Case Report

A 38-year-old female patient was found to be a carrier of Wegener’s disease with necrotic inflammatory skin lesions and neurological manifestations of gait disturbances, diffuse myalgia and paresthesia of both legs. The diagnosis of Wegener’s granulomatous vasculitis was evoked by the demonstration of anti-neutrophil antibodies (ANCA). A neuromuscular biopsy revealed a vasculitis of the small arterioles, establishing the diagnosis of Wagener’s disease. No renal biopsy was performed. During the acute attack, the patient received corticosteroid therapy combined with injectable immunosuppressive therapy. Three months later, the patient's condition was excellent, her motor deficit and paresthesia progressively improved and the ANCA test was negative. After 4 months, the evolution of the disease was marked by the appearance of several episodes of bilateral low back pain. She consulted urgently with urinary retention, accompanied by bilateral back pain more accentuated on the right side, associated with proteinuria (1.5g/l) and hematuria. The patient was febrile at 38°C, tachycardic at 105 beats per minute. The physical examination showed a clear right lumbar fossa tenderness. Blood pressure was 100/80 mm Hg.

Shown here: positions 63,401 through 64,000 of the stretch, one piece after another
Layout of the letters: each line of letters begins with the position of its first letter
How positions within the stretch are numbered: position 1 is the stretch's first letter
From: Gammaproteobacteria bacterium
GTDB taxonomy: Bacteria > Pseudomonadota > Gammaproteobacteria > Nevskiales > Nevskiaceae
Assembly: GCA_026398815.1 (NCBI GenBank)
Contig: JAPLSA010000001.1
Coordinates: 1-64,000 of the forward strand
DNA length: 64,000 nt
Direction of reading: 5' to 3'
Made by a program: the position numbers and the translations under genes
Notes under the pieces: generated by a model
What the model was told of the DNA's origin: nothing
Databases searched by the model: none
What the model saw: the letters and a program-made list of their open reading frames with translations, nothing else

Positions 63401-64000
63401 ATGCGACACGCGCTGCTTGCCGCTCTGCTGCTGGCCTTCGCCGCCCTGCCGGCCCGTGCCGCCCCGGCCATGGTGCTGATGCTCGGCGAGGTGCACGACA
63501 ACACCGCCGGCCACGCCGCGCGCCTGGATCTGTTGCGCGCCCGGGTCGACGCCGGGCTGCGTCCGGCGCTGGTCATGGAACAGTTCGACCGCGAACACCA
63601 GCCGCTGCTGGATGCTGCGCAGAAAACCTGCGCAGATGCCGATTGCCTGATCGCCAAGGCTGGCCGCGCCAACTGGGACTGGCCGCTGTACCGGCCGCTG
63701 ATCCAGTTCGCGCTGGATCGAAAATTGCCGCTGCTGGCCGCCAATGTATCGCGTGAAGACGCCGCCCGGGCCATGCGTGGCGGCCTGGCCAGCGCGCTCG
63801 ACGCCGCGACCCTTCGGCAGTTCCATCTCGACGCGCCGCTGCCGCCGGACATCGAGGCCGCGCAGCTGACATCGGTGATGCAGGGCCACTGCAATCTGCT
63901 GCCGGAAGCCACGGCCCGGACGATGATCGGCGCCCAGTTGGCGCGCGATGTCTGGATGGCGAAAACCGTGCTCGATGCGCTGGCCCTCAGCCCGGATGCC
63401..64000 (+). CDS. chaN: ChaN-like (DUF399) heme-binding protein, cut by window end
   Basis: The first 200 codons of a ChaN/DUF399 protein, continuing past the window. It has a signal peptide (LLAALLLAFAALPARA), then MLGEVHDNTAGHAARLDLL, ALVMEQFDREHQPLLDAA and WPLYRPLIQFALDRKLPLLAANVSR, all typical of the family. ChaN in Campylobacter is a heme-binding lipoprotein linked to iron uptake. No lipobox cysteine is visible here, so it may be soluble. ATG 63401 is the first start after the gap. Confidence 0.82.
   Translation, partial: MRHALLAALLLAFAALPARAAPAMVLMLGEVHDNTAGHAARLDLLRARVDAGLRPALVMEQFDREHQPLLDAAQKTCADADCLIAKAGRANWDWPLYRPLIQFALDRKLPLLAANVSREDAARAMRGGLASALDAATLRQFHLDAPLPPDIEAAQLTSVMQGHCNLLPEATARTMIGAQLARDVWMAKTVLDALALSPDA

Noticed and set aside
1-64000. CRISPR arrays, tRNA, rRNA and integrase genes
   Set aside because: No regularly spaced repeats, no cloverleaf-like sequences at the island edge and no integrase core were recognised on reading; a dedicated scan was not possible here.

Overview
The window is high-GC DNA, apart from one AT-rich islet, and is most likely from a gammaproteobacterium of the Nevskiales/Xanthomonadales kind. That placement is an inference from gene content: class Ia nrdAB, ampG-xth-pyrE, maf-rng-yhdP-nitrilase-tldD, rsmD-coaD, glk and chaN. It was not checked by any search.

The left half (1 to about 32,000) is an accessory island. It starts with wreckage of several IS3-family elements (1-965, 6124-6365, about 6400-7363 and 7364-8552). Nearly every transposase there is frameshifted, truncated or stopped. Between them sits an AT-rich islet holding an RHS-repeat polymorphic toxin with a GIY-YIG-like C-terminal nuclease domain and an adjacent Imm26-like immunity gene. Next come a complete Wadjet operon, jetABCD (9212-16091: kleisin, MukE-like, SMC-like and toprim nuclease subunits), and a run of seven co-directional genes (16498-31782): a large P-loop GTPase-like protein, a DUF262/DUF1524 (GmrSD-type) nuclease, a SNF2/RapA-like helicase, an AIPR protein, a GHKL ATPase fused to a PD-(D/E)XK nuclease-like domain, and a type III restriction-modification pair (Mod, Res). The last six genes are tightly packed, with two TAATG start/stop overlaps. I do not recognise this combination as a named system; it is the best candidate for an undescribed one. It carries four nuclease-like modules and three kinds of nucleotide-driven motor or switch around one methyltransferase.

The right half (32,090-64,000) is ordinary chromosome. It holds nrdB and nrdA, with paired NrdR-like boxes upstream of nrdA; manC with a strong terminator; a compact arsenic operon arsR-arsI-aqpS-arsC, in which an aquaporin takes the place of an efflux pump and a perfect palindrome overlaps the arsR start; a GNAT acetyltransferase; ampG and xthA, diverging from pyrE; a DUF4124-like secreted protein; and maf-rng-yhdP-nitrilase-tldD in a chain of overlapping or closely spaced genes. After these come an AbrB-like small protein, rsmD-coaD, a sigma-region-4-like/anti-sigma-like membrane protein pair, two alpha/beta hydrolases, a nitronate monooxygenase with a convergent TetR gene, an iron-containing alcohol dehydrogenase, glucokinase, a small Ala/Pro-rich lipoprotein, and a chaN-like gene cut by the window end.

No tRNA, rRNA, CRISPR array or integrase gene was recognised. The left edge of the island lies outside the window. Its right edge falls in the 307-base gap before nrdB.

Biologically, she had an inflammatory syndrome with a hyperleukocytosis of 23,000 cells/mm3 and a CRP of 280 mg/l. Minimal renal failure with creatinine clearance of 55ml/min. The urine was purulent and the urine cytobacteriological examination was positive for E. Coli. Ultrasound of the kidneys revealed dilatation of both collecting systems, particularly on the right side, with localized thinning of the renal parenchyma. Intravenous urography after her renal function had returned to normal (Figure 1) showed a poorly functioning right kidney and a proximal double ureteral obstruction on the left. The patient was regularly followed up at our consultation. Despite prolonged drainage of the excretory cavities by a nephrostomy tube on the left and then by a bilateral double J tube, and despite endoscopic ureteral dilatation sessions, the right renal parenchyma was destroyed, necessitating a right nephrectomy. On the left, the lesions stabilized under medical treatment. One year later, intravenous urography returned to normal on the left and biological and clinical examinations were unremarkable. During her hospitalization and after the end of the treatment, the patient was delighted with the care she received and seemed optimistic about the evolution of her condition despite the recourse to a nephrectomy for a destroyed kidney due to ureteral stenosis not improved by urinary drainage and combined medical treatment (corticosteroid and cyclophosphamide). Informed consent was obtained from the patient for us to use the images. She voluntarily gave her informed consent to allow the authors to use her photos for this case report

Figure 1: Intravenous Urography: Left lumbar ureteral stenosis..

Figure 2: Nephrostomy tube opacification: right lumbar ureteral stenosis.